US20170374023A1 - Increased port address space - Google Patents

Increased port address space Download PDF

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US20170374023A1
US20170374023A1 US15685710 US201715685710A US2017374023A1 US 20170374023 A1 US20170374023 A1 US 20170374023A1 US 15685710 US15685710 US 15685710 US 201715685710 A US201715685710 A US 201715685710A US 2017374023 A1 US2017374023 A1 US 2017374023A1
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network
ip address
destination
network port
port
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US15685710
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Sreeram Iyer
Kiron Haltore
Murali Basavaiah
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Avi Networks
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Avi Networks
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    • HELECTRICITY
    • H04ELECTRIC COMMUNICATION TECHNIQUE
    • H04LTRANSMISSION OF DIGITAL INFORMATION, e.g. TELEGRAPHIC COMMUNICATION
    • H04L61/00Network arrangements or network protocols for addressing or naming
    • H04L61/25Network arrangements or network protocols for addressing or naming mapping of addresses of the same type; address translation
    • H04L61/2503Internet protocol [IP] address translation
    • H04L61/256Network address translation [NAT] traversal
    • H04L61/2564Network address translation [NAT] traversal for a higher-layer protocol, e.g. for session initiation protocol [SIP]
    • HELECTRICITY
    • H04ELECTRIC COMMUNICATION TECHNIQUE
    • H04LTRANSMISSION OF DIGITAL INFORMATION, e.g. TELEGRAPHIC COMMUNICATION
    • H04L43/00Arrangements for monitoring or testing packet switching networks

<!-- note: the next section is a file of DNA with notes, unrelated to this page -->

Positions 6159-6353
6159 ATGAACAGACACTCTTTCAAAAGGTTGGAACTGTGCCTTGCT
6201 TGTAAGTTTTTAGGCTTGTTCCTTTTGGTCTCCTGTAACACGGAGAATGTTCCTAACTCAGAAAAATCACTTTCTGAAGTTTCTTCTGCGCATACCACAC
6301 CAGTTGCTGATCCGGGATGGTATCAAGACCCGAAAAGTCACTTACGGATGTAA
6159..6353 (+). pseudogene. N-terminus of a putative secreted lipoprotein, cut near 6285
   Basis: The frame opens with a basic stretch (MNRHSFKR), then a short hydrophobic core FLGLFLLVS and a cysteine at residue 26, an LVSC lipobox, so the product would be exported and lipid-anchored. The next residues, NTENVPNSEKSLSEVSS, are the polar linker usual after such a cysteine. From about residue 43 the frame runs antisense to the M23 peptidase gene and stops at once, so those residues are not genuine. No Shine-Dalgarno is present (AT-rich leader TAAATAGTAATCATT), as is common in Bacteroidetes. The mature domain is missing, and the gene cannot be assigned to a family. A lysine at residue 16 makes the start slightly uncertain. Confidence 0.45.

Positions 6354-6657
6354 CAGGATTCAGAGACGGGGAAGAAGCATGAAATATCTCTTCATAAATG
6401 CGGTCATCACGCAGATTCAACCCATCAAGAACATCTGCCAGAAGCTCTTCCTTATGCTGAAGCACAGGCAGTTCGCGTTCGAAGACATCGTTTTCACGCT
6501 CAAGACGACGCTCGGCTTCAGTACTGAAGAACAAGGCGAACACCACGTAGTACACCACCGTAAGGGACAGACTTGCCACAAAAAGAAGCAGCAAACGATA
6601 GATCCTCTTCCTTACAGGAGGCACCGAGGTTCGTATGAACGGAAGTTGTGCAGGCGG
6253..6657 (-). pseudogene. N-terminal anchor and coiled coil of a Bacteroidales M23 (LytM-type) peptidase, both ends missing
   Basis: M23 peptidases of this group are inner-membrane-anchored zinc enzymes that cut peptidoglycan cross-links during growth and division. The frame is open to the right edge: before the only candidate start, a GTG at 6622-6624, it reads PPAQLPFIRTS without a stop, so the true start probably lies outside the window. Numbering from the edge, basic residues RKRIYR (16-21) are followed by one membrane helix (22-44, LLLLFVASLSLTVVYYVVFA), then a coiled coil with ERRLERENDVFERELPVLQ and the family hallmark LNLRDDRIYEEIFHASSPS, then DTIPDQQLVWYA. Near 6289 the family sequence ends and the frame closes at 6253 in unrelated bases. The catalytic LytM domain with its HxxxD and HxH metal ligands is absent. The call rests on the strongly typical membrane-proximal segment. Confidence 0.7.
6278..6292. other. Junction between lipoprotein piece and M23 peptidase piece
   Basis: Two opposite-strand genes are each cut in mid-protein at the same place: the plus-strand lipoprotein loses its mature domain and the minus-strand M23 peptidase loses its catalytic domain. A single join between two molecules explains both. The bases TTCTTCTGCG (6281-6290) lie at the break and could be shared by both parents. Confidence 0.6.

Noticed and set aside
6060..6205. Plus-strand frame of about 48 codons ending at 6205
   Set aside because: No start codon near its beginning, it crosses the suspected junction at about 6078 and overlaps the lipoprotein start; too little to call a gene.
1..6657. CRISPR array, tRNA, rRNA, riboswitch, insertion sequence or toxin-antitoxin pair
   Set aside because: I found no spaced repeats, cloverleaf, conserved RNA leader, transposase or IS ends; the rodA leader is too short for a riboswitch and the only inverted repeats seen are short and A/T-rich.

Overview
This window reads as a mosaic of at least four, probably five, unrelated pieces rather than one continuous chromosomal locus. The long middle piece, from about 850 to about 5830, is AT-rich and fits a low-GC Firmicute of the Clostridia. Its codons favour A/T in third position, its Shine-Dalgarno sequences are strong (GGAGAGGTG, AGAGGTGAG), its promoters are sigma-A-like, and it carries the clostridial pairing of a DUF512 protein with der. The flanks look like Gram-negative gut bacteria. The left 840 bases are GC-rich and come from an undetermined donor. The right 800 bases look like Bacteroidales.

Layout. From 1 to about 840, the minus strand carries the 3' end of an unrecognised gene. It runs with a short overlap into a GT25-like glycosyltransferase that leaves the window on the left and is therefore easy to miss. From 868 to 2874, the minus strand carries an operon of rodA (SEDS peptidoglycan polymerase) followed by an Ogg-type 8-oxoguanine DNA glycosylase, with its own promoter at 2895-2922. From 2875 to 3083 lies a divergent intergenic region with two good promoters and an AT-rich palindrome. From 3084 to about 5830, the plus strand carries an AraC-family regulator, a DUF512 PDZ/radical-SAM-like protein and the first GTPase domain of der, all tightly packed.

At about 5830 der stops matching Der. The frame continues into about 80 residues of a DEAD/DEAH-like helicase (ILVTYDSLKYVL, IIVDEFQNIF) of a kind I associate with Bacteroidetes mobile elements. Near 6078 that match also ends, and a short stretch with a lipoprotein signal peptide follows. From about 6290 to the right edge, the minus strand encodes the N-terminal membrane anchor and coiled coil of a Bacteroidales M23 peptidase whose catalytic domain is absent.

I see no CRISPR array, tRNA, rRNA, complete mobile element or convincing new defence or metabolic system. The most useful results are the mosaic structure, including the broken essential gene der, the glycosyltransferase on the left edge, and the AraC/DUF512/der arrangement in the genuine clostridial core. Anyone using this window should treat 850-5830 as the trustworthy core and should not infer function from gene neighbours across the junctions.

• H04L43/08Monitoring based on specific metrics
    • HELECTRICITY
    • H04ELECTRIC COMMUNICATION TECHNIQUE
    • H04LTRANSMISSION OF DIGITAL INFORMATION, e.g. TELEGRAPHIC COMMUNICATION
    • H04L47/00Traffic regulation in packet switching networks
    • H04L47/10Flow control or congestion control
    • H04L47/12Congestion avoidance or recovery
    • H04L47/125Load balancing, e.g. traffic engineering
    • HELECTRICITY
    • H04ELECTRIC COMMUNICATION TECHNIQUE
    • H04LTRANSMISSION OF DIGITAL INFORMATION, e.g. TELEGRAPHIC COMMUNICATION
    • H04L49/00Packet switching elements
    • H04L49/25Routing or path finding through a switch fabric
    • H04L49/253Connections establishment or release between ports
    • HELECTRICITY
    • H04ELECTRIC COMMUNICATION TECHNIQUE
    • H04LTRANSMISSION OF DIGITAL INFORMATION, e.g. TELEGRAPHIC COMMUNICATION
    • H04L61/00Network arrangements or network protocols for addressing or naming
    • H04L61/20Address allocation
    • H04L61/2061Address allocation involving aspects of pools of addresses, e.g. assignment of different pools of addresses to different dynamic host configuration protocol [DHCP] servers
    • HELECTRICITY
    • H04ELECTRIC COMMUNICATION TECHNIQUE
    • H04LTRANSMISSION OF DIGITAL INFORMATION, e.g. TELEGRAPHIC COMMUNICATION
    • H04L61/00Network arrangements or network protocols for addressing or naming
    • H04L61/25Network arrangements or network protocols for addressing or naming mapping of addresses of the same type; address translation
    • H04L61/2503Internet protocol [IP] address translation
    • H04L61/2507Internet protocol [IP] address translation translating between special types of IP addresses
    • H04L61/2517Internet protocol [IP] address translation translating between special types of IP addresses involving port numbers
    • HELECTRICITY
    • H04ELECTRIC COMMUNICATION TECHNIQUE
    • H04LTRANSMISSION OF DIGITAL INFORMATION, e.g. TELEGRAPHIC COMMUNICATION
    • H04L61/00Network arrangements or network protocols for addressing or naming
    • H04L61/60Details
    • H04L61/6018Address types
    • H04L61/6063Transport layer addresses, e.g. aspects of transmission control protocol [TCP] or user datagram protocol [UDP] ports
    • HELECTRICITY
    • H04ELECTRIC COMMUNICATION TECHNIQUE
    • H04LTRANSMISSION OF DIGITAL INFORMATION, e.g. TELEGRAPHIC COMMUNICATION